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Shadowpact #2

Posted: Thursday, June 22, 2006
By: Michael Aronson



Writer/Artist: Bill Willingham

Publisher: DC Comics


I thought the covers to Day of Vengeance were pretty poor, but the story turned out better than expected. I thought the cover to Shadowpact #1 was even more plain, and the story was even better. So go figure that when there’s action and excitement on the cover of this issue, the story inside is a bomb. Once this series is cancelled, sometime between issues #12 and #20, Bill Will should stick to nothing but Vertigo. Seriously, did you read his Robin?

The saddest part about this issue is that the cover reveals the entire story. The Pentacle, a group of six sinister magic users, fights the Shadowpact. That’s it. The characters themselves seemed bored by the idea of a series of one-on-one conflicts against each other, which does nothing to inspire reader interest. The evil Strega strives to create a Murder Hole – which sounds like something you’d find in an abortion clinic – and Enchantress pretends to fight her as if she’s Green Lantern. A couple of times the characters comment that, hey, isn’t it ironic that the Pentacle and the Shadowpact each have similarly-powered members, as if it weren’t already shockingly obvious. Unfortunately, we’re never given any indication of why this might be important.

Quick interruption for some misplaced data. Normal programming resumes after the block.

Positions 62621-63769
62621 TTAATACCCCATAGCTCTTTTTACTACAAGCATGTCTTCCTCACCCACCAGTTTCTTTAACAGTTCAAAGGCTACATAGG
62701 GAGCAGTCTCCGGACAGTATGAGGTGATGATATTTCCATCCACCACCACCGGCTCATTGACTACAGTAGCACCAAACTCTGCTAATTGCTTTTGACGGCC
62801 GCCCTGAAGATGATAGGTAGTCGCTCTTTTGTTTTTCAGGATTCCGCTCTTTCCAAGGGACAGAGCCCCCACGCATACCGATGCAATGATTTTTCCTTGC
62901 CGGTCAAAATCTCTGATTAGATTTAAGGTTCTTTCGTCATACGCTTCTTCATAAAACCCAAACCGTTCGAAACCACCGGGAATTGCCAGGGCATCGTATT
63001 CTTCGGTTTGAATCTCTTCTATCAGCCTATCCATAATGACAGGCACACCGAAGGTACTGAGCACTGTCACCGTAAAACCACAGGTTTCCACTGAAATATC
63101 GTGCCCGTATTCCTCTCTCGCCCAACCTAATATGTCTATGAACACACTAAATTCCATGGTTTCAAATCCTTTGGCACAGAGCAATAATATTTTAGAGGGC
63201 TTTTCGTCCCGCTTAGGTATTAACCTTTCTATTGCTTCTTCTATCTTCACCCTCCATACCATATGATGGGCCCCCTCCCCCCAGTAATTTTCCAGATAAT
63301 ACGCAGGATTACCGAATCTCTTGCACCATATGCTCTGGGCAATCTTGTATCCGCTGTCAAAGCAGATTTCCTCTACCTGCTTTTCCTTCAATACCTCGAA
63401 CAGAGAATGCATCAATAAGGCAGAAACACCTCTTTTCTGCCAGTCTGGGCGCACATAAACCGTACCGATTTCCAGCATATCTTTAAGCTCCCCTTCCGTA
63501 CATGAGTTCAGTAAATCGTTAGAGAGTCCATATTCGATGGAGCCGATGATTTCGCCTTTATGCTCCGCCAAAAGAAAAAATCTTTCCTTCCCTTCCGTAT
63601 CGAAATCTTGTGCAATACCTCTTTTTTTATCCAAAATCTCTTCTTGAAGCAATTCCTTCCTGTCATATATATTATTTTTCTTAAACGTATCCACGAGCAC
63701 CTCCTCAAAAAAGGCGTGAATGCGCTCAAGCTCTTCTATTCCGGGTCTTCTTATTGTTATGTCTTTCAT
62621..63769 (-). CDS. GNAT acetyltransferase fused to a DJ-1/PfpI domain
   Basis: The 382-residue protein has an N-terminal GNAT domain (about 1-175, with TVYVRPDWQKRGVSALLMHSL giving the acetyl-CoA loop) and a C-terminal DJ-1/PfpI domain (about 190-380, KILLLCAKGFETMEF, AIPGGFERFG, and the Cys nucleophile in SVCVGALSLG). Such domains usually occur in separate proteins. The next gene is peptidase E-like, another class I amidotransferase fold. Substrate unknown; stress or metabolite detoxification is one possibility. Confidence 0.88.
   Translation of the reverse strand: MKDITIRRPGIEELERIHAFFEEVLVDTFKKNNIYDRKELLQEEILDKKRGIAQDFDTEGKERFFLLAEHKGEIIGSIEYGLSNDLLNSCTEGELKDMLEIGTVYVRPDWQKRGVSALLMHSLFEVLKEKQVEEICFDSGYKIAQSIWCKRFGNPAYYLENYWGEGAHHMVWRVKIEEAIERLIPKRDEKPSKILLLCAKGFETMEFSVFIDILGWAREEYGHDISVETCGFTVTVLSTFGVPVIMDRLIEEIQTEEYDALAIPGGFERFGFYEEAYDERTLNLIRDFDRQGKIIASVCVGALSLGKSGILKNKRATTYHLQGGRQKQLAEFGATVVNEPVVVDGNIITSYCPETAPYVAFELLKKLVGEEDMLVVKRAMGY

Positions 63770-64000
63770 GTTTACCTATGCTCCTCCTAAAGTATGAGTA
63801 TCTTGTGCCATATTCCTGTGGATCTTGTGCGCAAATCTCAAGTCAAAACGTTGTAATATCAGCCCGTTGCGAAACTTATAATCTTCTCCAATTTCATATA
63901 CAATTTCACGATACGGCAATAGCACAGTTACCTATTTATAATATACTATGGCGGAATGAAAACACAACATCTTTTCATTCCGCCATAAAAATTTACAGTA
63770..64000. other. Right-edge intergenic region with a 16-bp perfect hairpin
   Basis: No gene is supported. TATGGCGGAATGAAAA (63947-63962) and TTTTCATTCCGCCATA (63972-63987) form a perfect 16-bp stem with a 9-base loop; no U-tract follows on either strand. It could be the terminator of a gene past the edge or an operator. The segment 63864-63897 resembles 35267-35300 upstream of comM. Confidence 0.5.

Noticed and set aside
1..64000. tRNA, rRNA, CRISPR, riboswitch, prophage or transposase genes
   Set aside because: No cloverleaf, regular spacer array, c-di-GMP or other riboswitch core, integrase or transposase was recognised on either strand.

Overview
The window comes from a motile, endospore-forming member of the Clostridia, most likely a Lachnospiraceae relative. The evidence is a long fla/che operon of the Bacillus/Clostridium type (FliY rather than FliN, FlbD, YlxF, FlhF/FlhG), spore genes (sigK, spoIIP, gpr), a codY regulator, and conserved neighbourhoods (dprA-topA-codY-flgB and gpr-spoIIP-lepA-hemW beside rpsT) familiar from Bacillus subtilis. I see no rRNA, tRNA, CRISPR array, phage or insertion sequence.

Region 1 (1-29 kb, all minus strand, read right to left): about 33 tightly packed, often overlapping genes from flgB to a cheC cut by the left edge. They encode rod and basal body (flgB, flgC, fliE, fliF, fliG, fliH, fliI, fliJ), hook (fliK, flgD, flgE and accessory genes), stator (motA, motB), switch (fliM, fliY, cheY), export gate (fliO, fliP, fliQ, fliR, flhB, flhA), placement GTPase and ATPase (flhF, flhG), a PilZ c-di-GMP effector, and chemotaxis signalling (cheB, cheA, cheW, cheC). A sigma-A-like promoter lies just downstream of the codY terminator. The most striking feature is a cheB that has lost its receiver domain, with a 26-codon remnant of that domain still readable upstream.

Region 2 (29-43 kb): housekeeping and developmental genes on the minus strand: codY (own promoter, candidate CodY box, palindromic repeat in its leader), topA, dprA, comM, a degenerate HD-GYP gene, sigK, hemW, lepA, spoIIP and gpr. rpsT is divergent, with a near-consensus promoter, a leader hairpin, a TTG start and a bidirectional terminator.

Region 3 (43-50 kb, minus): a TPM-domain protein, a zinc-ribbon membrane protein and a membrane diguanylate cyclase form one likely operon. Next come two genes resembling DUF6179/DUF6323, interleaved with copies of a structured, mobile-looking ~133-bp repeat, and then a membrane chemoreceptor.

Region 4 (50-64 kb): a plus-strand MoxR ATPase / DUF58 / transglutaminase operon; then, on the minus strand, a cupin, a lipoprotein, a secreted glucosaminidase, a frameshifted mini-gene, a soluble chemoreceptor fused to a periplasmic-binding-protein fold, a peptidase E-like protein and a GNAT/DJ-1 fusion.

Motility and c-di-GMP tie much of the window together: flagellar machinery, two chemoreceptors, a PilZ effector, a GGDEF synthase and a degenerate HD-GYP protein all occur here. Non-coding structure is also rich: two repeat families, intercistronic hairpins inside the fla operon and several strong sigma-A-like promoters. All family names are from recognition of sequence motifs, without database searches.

More than an overall flawed design, there’s just an ongoing stream of flawed concepts. All of the villains, despite possessing slightly different personalities, speak with the same level of cleverness and goading to the point that if they didn’t occasionally stop to talk about eating or having a weird name, they’d all be interchangeable. Nightshade’s costume looks ridiculous, but not as ridiculous as Chimp’s, who even comments on its poor design without providing a reason for the change. And besides, what good is Chimp in a superpowers battle anyway? Does he even have any abilities?

The one saving grace about this issue, aside from the decent-yet-unspectacular art, is that if you really really try hard not to think about anything going on – or all the things not going on – that it’s sort of fun to witness an old fashioned superpowers battle taking place, since such a thing has been something of a rarity in comics these days. Still, if this is what they’re going to be like, it’s a good thing the writers’ sensibilities have generally matured.

The people who read Shadowpact want to find out what’s so special about the magic users of the DCU, since that’s its only differentiating factor. So what’s so special? Not much at all.



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